Woman of the Century/Anna Smeed Benjamin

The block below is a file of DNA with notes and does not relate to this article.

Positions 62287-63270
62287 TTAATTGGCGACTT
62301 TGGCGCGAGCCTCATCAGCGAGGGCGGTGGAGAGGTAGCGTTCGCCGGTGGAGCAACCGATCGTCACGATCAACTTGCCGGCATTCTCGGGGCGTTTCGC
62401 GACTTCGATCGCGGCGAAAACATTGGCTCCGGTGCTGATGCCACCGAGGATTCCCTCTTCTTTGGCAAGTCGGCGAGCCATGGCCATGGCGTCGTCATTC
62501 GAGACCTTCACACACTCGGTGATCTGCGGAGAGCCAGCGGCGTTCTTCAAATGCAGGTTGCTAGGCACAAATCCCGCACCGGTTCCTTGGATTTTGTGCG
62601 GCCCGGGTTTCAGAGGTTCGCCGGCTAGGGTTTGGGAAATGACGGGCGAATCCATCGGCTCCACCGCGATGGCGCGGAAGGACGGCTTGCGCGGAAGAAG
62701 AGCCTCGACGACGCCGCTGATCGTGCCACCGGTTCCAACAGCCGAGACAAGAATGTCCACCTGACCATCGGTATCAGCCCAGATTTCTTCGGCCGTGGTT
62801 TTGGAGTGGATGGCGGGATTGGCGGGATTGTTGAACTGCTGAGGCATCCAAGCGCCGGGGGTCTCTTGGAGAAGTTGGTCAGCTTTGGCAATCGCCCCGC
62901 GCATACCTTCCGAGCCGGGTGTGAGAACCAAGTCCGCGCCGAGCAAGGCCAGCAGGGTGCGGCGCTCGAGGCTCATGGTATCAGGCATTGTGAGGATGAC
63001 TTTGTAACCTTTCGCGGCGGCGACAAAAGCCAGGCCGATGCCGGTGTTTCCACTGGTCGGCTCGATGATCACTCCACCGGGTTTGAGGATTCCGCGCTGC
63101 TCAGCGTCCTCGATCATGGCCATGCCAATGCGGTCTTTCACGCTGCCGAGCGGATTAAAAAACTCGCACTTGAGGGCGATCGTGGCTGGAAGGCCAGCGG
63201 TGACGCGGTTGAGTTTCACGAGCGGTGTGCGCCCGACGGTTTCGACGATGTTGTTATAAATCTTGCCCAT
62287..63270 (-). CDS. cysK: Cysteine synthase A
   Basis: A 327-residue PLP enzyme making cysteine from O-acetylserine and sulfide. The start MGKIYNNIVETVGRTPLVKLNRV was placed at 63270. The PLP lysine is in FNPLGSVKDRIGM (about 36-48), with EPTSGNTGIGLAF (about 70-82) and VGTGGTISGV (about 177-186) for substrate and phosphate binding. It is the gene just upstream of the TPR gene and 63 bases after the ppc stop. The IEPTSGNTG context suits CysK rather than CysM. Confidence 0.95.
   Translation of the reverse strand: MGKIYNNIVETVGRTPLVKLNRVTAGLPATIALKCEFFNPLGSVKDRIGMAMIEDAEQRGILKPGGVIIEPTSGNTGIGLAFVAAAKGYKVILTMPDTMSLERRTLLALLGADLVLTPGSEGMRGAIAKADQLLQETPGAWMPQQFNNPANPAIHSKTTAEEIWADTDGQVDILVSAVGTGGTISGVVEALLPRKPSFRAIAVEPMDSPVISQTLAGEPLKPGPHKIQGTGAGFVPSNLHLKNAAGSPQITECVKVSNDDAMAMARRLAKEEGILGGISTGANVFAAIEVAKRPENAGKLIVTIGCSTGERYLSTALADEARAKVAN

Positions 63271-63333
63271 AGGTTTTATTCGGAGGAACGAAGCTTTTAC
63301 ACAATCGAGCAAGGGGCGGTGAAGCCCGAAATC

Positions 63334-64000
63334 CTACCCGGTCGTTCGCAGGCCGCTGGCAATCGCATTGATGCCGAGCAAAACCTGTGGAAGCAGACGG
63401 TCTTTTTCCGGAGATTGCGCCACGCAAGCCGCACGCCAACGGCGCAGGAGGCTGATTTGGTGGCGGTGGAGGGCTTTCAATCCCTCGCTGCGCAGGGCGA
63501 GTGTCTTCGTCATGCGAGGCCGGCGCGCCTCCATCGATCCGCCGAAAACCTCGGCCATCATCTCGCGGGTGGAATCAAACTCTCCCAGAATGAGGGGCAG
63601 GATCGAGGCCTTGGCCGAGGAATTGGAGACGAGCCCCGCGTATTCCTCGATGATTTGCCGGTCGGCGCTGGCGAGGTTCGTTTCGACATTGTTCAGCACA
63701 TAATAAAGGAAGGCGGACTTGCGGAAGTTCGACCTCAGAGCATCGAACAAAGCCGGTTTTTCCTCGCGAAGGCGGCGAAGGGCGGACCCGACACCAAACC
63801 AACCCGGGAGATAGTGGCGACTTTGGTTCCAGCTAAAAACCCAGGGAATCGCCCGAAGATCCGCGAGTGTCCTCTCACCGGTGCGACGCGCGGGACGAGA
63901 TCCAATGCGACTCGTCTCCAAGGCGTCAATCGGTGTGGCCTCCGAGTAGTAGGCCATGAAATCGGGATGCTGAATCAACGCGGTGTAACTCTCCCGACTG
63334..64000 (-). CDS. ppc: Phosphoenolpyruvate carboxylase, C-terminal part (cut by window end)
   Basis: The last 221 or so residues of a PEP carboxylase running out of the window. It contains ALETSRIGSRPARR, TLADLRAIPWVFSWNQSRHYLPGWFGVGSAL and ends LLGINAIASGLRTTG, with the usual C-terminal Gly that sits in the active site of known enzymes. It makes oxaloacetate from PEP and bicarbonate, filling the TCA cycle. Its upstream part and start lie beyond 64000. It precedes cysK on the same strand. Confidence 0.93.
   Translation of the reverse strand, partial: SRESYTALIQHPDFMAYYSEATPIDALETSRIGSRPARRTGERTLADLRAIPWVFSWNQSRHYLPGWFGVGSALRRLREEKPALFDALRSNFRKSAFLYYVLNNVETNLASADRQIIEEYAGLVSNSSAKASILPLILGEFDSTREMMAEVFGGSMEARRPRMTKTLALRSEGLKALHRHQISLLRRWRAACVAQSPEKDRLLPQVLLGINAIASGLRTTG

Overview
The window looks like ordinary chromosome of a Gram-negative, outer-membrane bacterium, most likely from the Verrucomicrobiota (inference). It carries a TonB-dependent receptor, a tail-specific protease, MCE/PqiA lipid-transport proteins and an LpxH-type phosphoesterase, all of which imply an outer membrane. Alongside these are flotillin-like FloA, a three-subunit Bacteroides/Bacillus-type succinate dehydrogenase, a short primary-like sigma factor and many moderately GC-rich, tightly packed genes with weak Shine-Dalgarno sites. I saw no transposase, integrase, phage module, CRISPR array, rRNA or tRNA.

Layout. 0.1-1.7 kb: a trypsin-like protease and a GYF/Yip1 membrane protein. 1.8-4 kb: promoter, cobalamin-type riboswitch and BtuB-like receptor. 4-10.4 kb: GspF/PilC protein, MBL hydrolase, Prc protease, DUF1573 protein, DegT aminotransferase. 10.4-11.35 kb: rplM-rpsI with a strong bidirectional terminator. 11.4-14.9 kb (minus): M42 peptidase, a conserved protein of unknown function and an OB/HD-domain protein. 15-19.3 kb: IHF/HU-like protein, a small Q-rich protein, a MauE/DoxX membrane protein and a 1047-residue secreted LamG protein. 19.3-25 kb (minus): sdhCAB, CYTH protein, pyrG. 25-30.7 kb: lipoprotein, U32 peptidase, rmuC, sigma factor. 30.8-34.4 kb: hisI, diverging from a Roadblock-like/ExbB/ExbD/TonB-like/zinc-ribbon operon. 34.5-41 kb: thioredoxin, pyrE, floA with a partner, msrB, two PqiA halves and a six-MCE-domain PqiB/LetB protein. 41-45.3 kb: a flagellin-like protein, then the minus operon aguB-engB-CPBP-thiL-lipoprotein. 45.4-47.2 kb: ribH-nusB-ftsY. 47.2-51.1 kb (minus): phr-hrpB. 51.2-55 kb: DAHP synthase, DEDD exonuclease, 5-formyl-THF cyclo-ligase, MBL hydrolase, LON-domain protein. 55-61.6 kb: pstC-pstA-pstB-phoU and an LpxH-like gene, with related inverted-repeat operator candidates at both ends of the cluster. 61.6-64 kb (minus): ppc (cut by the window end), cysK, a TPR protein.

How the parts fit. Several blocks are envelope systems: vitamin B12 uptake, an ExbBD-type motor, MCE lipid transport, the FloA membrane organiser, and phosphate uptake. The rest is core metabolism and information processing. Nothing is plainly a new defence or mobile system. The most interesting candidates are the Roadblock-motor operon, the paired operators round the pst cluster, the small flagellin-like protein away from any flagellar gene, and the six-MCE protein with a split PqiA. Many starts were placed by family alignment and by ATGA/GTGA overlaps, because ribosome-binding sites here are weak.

BENJAMIN, Mrs. Anna Smeed, temperance worker, born near Lockport, Niagara county, N. Y.. 28th November, 1834. Her father and mother were the oldest children of their respective families, both bereft of their fathers at an early age, and both from circumstances, as well as by inheritance, industrious, energetic and self-reliant in a remarkable degree. A clear sense of right with an almost morbid conscientiousness characterized both. All those traits are markedly developed in their daughter, who, too, was the oldest child. She was educated in the Lockport union school, in Genesee Wesleyan Seminary, and in Genesee College, now Syracuse University. In each of those institutions she ranked among the first in her classes. In 1855 she was married to G. W. Benjamin, a thorough-going business man, who ANNA SMEED BENJAMIN. has constantly aided her work for God and home and native land. One child, a son, was born to them. In due time Mrs. Benjamin was drawn into the work of the Woman's Foreign Missionary Society. From that she naturally passed into the Woman's Christian Temperance Union, founded in 1874 as the systematized form of the great Ohio crusade. In that society her abilities at once marked her as a leader. Suffering from a morbid shyness which, as a school-girl, made the simple reading of an essay a most trying ordeal, she sought nothing more eagerly than the privilege of working in obscurity, but circumstances pushed her to the platform, where her own natural abilities have won for her a foremost place. At the convention held in Grand Rapids, Mich., in 1874, she was made chairman of a committee to draft a constitution and by-laws for the newly organized Woman's Christian Temperance Union of the Fifth Congressional District. She is now the superintendent of the national department of parliamentary usage, and the drills which she conducts in the white-ribboners' "School of Methods" and elsewhere are attended by persons of both sexes At the Chautauquas, where she has had charge, these drills, attended by hundreds, have met an ever increasing need and have been among the most popular meetings held. Mrs. Benjamin has for years been a victim to neuralgia, but her remarkable will power has carried her on until she has become one of the leaders in State and national work. She is a logical, convincing, enthusiastic speaker with a deep, powerful voice and urgent manner. She has been elected president of the Woman's Christian Temperance Union for the fifth district of Michigan for thirteen consecutive years, and has built up white-ribbon interests in the Bay View Assembly, until that foremost summer camp has become a model for all others in that particular. Mrs. Benjamin is a notably excellent presiding officer and a skilled parliamentarian.